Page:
Making Your Story Accessible
Once I had done this stalker-ish research, I simply cold-messaged the people I wanted to learn more from. A few, I had met through brute-force networking at social events, while others I connected with on LinkedIn. Usually, a kind, curious ask to learn more was enough, of course, being mindful of their busy schedule and valuable time. After coffees were on the calendar, I prepared for these chats like I might for a job interview.
I usually came to these meetings with a list of open questions that related to this individual’s background, what project they were on, if they had any advice, etc. But, no matter how prepared I was to these initial meetings to learn, I would also always be asked to talk about myself. And, it took some trial and error, but I learned that my story was not accessible, on its own. People had difficulty connecting the dots between a background in medical sciences and biology to my interest in user experience.
Over time, I learned to seek insight into others’ experience of me. In my earlier coffee chats, I failed to connect with these individuals, but not because they were difficult to connect with. I just didn’t put effort into making sure their time with me was spent answering questions. Instead, they’d probe to try to understand why I was even there.
The biggest lesson I learned during this time was to make it crystal clear for others how my personal history related to UX and what I might hope to gain from the interaction.
Once I humbled myself, and could deliver this reasoning concisely, it brought me and the people I spoke with to a common ground, from which, relationships eventually thrived.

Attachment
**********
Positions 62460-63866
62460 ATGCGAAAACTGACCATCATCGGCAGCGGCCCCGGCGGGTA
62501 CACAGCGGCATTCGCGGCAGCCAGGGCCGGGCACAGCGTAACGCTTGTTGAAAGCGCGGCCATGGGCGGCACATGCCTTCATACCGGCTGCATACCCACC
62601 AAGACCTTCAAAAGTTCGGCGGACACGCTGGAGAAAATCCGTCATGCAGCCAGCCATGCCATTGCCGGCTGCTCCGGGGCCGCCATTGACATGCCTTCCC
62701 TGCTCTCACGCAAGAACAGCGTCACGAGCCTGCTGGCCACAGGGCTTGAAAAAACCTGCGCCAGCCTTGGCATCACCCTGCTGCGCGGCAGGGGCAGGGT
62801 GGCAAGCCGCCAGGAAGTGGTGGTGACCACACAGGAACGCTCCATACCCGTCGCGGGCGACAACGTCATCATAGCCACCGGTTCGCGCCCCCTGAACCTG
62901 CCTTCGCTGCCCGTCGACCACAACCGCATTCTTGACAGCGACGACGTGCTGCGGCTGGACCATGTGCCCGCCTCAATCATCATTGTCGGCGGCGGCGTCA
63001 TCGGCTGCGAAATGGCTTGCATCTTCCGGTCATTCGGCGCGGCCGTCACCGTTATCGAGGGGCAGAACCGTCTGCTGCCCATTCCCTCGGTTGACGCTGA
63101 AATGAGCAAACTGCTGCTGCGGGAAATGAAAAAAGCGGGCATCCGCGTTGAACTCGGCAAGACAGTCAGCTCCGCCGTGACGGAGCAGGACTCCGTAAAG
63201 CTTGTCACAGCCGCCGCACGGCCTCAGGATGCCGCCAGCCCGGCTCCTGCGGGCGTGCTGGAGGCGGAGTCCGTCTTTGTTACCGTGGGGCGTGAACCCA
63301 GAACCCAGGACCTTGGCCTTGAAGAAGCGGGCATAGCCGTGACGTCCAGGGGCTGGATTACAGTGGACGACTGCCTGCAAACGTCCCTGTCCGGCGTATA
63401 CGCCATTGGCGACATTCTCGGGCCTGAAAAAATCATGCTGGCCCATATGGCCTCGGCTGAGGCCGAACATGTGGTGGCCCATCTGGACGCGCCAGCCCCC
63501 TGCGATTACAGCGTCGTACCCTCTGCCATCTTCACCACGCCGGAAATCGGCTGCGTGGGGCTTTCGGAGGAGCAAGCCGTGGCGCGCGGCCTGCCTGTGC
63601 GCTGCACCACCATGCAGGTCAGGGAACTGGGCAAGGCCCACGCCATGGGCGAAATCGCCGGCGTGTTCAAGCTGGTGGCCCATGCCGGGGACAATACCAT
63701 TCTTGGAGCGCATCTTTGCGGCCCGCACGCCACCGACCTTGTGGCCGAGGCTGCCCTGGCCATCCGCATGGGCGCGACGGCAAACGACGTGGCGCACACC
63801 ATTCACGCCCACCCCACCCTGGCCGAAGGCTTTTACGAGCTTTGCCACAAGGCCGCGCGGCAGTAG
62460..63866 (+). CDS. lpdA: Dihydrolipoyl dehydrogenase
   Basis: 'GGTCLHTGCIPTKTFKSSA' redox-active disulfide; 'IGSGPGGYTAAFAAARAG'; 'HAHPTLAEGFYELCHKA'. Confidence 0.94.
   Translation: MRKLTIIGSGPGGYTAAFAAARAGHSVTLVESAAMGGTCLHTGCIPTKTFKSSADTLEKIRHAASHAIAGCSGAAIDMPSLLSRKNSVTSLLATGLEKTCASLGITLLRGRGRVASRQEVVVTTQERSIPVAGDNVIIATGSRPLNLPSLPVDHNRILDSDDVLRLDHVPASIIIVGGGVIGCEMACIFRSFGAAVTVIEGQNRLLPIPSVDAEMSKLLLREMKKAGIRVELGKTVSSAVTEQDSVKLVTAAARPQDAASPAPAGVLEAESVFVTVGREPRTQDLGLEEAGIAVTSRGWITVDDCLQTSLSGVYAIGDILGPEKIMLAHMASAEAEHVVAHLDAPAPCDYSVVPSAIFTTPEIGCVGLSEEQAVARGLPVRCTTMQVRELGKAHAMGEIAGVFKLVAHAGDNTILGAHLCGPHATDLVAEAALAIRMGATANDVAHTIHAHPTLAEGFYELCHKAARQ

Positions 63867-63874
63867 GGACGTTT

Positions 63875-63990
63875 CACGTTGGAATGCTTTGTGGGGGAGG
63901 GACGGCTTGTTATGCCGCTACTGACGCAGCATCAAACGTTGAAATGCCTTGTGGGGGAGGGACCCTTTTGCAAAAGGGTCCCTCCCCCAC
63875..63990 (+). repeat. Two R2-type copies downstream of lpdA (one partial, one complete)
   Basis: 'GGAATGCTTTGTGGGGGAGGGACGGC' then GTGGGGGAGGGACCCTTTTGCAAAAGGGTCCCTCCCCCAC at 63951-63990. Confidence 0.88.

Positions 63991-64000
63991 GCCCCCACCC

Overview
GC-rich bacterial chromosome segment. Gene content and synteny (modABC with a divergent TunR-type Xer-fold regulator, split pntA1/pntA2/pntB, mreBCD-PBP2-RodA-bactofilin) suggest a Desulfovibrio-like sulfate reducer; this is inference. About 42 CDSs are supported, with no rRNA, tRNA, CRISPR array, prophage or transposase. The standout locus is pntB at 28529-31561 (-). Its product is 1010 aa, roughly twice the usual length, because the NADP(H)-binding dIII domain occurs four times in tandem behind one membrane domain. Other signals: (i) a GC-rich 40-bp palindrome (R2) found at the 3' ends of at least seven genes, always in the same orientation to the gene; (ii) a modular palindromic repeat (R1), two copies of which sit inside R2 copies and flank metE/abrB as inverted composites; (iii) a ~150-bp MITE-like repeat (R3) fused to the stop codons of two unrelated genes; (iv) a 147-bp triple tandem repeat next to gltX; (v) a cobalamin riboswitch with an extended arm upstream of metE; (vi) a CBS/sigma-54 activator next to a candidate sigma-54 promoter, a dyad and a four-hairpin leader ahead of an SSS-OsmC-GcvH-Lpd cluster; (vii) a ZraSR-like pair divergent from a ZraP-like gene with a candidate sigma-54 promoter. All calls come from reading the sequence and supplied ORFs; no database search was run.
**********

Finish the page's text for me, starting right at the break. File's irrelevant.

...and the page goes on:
I’ll end with this quote from Dale Carnegie:
You can make more friends in two months by becoming interested in other people than you can in two years by trying to get other people interested in you.
After the seed was sewn, it was all about being consistent, following through and showing genuine interest in the work and lives of the people who would eventually lead me to job opportunities. I treated this time with a lot of respect, especially if people met me during work hours. Over time, the ROI would start evening out on both sides, and if it didn’t, those connections surely dropped off. It would be fulfilling for people to advise or mentor me as I grew from their wisdom and acts of kindness.
Interestingly, as my interactions with people became more refined and specific, I began to see my future with more clarity. In a way, being diligent with my network was also a way to continuously improve and stay accountable towards reaching my eventual goal.